Animal hermits can learn from their peers, researchers say, even though they rarely encounter one another in the wild.
Red-footed tortoises in the wild live a typically lonely tortoise life, without even being cared for by their parents. But in the lab, they can pick up hints to solving a problem by watching a more accomplished tortoise, says cognitive biologist Anna Wilkinson of the University of Vienna. “It’s the first demonstration of social learning in reptiles,” she says.
It’s also the first demonstration that nonsocial animals can watch a neighbor and then complete a task that they couldn’t figure out readily on their own, she says. The tortoises’ feats are “challenging the idea that social learning is an adaptation for social living,” Wilkinson and her colleagues say in a paper going online the week of March 30 in Biology Letters.
In mammals, birds and insects, the power to learn from watching a neighbor has shown up in animals that live in groups, like chimps and honeybees. So scientists routinely link social learning to social living, Wilkinson says. However, she proposes that watching a neighbor may be just another way that any good learner, social or not, picks up on clues for success.
“It might be the case that social learning in social and non-social species is different in interesting ways, and that would be great to know,” says animal behaviorist Bennett G. Galef of McMaster University in Hamilton, Canada, who was not involved in the study.
The idea for the new study came from watching a red-footed tortoise in captivity apparently going to the same spot where another one had been eating, says Wilkinson, who repeats a lament that the animals’ slowness gives them “an undeserved reputation for stupidity.”
Not many nonsocial animals get tested for social learning, Wilkinson says. A 1992 paper (which stirred up debate about methods) reported that octopuses can boost their scores on a lab test after watching a trained octopus.
Testing for the ability to learn from others required finding the right task since “tortoises aren’t brilliant at manipulating,” she notes. So instead of fishing food out of crevices or moving levers, she and her colleagues required the animals to detour around a wire mesh fence to reach a bowl of strawberries or other prime treats.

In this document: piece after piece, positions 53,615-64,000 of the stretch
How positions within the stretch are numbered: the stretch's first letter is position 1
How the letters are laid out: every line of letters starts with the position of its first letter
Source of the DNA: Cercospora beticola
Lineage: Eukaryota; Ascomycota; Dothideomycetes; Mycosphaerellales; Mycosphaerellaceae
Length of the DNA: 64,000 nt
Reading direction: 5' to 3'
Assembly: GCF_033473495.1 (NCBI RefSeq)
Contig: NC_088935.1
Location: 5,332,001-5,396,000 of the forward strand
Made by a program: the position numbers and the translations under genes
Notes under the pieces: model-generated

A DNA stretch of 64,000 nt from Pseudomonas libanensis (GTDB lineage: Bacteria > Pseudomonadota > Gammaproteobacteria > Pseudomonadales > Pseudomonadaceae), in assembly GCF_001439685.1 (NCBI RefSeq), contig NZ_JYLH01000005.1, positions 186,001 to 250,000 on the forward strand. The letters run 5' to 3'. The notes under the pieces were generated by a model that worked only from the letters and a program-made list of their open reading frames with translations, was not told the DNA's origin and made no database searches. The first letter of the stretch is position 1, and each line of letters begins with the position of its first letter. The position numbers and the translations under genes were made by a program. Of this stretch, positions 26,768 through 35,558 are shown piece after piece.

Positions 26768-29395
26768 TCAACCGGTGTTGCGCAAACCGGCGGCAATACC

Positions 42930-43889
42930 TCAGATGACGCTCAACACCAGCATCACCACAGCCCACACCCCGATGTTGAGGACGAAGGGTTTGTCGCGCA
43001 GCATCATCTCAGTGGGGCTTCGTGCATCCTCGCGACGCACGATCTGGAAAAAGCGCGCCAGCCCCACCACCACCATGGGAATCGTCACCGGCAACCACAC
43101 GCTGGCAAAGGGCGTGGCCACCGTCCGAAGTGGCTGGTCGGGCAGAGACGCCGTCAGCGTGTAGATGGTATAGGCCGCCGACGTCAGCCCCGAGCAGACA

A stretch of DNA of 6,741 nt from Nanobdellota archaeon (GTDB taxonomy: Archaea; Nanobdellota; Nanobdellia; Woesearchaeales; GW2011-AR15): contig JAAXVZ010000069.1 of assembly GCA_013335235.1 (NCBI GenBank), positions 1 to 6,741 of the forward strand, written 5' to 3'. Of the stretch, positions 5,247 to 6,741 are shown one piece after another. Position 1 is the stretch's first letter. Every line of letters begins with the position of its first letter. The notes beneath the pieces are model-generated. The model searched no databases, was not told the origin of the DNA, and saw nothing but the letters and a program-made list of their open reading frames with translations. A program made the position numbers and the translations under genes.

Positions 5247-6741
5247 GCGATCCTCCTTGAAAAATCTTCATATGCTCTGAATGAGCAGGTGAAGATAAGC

Four tortoises failed to figure out how to do this when she gave them a two-minute chance once a day for 12 days. Wilkinson then trained a tortoise named Wilhelmina to walk around the fence. After weeks of education, she reliably managed the detour.
When four other turtles, including Wilkinson’s pet Moses, were allowed to watch Wilhelmina’s journey, they proved much more likely to reach the bowl themselves.
Two tortoises caught on the first time they watched Wilhelmina, and two, including Moses, managed on at least 11 out of 12 days.
These animals weren’t just following some kind of scent trail, Wilkinson says. She shifted around the wood chips covering the testing site before allowing an inexperienced turtle to have a go at the problem. Also, she notes, some of the turtles reached the reward by detouring left, although Wilhelmina had detoured right.
Finding such talent in a tortoise doesn’t really surprise reptile ethologist Gordon M. Burghardt of the University of Tennessee in Knoxville. He and former student Karen Davis are now writing up their own experiment showing social learning in a turtle.
Other scientists who study social learning say they want to know more about the tortoises’ powers before declaring what this might mean for social learning. “Would the observing animal be able to learn the detour task as easily if the demonstration had involved an object [such as a colored ball] moving around the barrier?” asks Thomas Zentall of the University of Kentucky in Lexington.
In a sped-up video of tortoise tests in a lab, animals with no coaching fail to get a treat on the other side of wire fence. When researchers let the trained tortoise Wilhelmina demonstrate, an observer tortoise manages readily.
Credit: Anna Wilkinson